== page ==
Ever the historian, Hart, a New Orleanian by birth, brought along for our edification and amusement a well-thumbed copy of the WPA Guide to Florida, one of many such efforts published in the 1930s and assembled during the Great Depression by the Federal Writers Project under the auspices of the Roosevelt administration's Works Progress Administration. Accompanying us through the many counties, it was largely useless in terms of charting modern interstates or fast-food locations, but for background in a state so rich in history and scoundrels, it proved worthwhile, a pleasure for any traveler who cares to know what might have been before the KFC and CVS opened up.
For instance, on the subject of the pirate José Gaspar, Gasparilla Island's namesake (Gasparilla meaning "little Gaspar"), we learn: "A Spaniard who had stood in high favor at court until he stole a ship of the Spanish Navy, he gathered a band of cutthroats and established a base on Gasparilla Island . . . described as a man of polished manners and faultless attire, and well read in the classics. He was known to offer places in his band to captives who preferred piracy to death. Victims were not killed by walking the plank, but were shot and tossed overboard."
Such a humanitarian. After a remarkable 40-year run as Florida buccaneers, though, in 1822, Team Gaspar and one of its piratical corvettes "gave chase to what appeared to be a large British merchantman; upon being overtaken the vessel lowered the English flag, ran up the Stars and Stripes, and uncovered a masked battery. With his ship riddled, Gasparilla wrapped an anchor chain about his waist and leaped into the sea."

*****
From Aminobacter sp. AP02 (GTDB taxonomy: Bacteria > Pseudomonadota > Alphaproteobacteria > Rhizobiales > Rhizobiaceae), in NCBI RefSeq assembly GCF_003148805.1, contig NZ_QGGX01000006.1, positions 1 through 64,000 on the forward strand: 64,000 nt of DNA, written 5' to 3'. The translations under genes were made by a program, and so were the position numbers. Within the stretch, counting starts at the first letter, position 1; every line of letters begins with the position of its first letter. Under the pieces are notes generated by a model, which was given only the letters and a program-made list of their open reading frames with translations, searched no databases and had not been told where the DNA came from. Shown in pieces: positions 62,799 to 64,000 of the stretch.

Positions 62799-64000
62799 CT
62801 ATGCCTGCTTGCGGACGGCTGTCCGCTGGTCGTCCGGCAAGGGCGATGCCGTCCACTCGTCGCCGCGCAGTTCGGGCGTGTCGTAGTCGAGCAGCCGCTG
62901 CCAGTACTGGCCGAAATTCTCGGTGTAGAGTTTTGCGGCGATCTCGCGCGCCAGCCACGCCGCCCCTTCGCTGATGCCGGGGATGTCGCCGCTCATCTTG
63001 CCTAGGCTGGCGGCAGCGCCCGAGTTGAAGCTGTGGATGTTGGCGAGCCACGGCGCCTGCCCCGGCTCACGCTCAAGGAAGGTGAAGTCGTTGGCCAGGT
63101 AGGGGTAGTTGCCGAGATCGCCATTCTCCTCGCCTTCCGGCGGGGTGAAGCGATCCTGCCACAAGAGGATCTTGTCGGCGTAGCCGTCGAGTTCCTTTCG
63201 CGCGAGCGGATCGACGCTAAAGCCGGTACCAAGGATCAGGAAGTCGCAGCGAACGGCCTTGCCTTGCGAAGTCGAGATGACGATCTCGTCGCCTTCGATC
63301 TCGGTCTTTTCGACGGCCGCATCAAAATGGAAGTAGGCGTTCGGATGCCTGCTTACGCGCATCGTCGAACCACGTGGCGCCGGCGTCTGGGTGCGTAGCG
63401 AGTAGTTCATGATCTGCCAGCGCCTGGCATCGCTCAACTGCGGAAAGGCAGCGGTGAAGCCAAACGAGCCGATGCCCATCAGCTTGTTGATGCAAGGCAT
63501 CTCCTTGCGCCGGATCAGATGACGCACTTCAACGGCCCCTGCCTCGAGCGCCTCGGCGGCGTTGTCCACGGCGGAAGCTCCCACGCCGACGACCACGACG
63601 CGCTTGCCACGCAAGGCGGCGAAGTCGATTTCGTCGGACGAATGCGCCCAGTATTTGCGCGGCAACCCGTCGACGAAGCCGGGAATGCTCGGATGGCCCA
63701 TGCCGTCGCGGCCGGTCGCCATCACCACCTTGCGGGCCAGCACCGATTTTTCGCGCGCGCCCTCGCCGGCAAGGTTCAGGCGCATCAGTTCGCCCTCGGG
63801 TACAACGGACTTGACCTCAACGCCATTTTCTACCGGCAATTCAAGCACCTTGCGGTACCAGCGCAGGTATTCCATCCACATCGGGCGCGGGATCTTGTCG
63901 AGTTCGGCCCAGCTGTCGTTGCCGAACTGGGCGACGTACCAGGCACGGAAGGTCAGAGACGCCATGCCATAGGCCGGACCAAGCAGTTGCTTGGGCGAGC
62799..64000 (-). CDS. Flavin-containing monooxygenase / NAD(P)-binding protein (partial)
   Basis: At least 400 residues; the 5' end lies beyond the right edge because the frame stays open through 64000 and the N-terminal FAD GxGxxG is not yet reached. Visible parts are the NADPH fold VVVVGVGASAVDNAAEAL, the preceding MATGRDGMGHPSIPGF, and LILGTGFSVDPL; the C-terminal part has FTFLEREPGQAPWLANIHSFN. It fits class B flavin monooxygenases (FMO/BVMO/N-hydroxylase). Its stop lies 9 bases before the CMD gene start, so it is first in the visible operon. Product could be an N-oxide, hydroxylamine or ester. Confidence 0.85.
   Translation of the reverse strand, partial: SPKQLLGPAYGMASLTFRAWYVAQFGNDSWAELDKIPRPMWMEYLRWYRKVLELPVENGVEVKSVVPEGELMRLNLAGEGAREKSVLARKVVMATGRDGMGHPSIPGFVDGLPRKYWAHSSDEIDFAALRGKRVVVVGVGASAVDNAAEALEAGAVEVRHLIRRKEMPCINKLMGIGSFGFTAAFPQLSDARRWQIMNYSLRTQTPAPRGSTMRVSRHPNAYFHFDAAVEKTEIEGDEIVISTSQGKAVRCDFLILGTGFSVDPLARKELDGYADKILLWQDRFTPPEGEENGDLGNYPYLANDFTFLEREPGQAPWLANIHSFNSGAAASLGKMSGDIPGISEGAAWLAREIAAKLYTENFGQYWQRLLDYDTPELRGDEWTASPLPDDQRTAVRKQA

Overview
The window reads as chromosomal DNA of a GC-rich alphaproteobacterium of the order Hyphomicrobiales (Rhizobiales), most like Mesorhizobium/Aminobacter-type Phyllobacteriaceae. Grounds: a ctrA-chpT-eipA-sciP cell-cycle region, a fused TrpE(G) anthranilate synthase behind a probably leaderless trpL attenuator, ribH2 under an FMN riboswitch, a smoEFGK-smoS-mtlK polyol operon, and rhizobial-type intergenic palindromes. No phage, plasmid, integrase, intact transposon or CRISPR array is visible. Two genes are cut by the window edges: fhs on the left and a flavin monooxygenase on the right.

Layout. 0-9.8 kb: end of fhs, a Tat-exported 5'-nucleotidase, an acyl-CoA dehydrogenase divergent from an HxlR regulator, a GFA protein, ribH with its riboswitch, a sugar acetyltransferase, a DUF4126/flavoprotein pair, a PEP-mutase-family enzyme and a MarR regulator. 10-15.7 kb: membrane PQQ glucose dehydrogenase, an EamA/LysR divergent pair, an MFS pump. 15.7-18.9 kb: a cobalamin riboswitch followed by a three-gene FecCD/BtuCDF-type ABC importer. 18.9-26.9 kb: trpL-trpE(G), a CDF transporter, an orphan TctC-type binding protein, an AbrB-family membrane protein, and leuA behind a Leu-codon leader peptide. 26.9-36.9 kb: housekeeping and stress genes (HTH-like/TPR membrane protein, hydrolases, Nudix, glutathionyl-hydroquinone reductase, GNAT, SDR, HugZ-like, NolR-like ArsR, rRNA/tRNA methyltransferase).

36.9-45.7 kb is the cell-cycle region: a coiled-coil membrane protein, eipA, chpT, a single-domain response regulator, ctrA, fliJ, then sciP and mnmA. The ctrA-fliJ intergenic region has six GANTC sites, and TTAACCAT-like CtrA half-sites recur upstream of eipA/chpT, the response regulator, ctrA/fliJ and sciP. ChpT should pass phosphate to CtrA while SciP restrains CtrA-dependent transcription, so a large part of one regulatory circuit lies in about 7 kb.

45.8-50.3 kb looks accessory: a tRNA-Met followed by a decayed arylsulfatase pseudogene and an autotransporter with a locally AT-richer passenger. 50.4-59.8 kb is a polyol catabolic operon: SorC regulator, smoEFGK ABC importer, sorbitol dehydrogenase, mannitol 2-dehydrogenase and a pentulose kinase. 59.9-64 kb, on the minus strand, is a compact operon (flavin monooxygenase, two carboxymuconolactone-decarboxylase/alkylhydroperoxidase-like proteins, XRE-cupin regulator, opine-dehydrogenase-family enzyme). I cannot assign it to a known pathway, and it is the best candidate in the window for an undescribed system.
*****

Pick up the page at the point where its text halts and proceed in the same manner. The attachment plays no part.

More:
How to Know You're a Diehard Fan
Speaking of pirates, history is great, but there remained the baseball team from Pittsburgh to consider. They'd endured an abysmal spring training—that is, if you consider wins and losses any indication of a team's success. The diehard among us, such as son Milo, readily distinguished between the pre-season roster tinkering and the stress testing that occurs before the games get meaningful when showtime begins, which is to say starting this week, when the 2023 baseball season officially opened. Treated to a run of games in which the Pirates won two, lost one, and tied one, we considered ourselves lucky, hopeful we'd witnessed in person a step in the right direction.